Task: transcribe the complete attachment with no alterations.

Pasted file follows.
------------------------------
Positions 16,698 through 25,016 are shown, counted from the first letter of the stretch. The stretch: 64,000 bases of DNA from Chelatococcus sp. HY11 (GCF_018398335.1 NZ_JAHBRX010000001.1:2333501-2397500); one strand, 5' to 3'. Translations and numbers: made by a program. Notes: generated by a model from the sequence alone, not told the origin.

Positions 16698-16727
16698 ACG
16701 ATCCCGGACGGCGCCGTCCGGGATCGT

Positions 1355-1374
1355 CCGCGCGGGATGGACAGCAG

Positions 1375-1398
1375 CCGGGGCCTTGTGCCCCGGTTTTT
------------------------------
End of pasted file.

Positions 16,698 through 25,016 are shown, counted from the first letter of the stretch. The stretch: 64,000 bases of DNA from Chelatococcus sp. HY11 (GCF_018398335.1 NZ_JAHBRX010000001.1:2333501-2397500); one strand, 5' to 3'. Translations and numbers: made by a program. Notes: generated by a model from the sequence alone, not told the origin.

Positions 16698-16727
16698 ACG
16701 ATCCCGGACGGCGCCGTCCGGGATCGT

Positions 1355-1374
1355 CCGCGCGGGATGGACAGCAG

Positions 1375-1398
1375 CCGGGGCCTTGTGCCCCGGTTTTT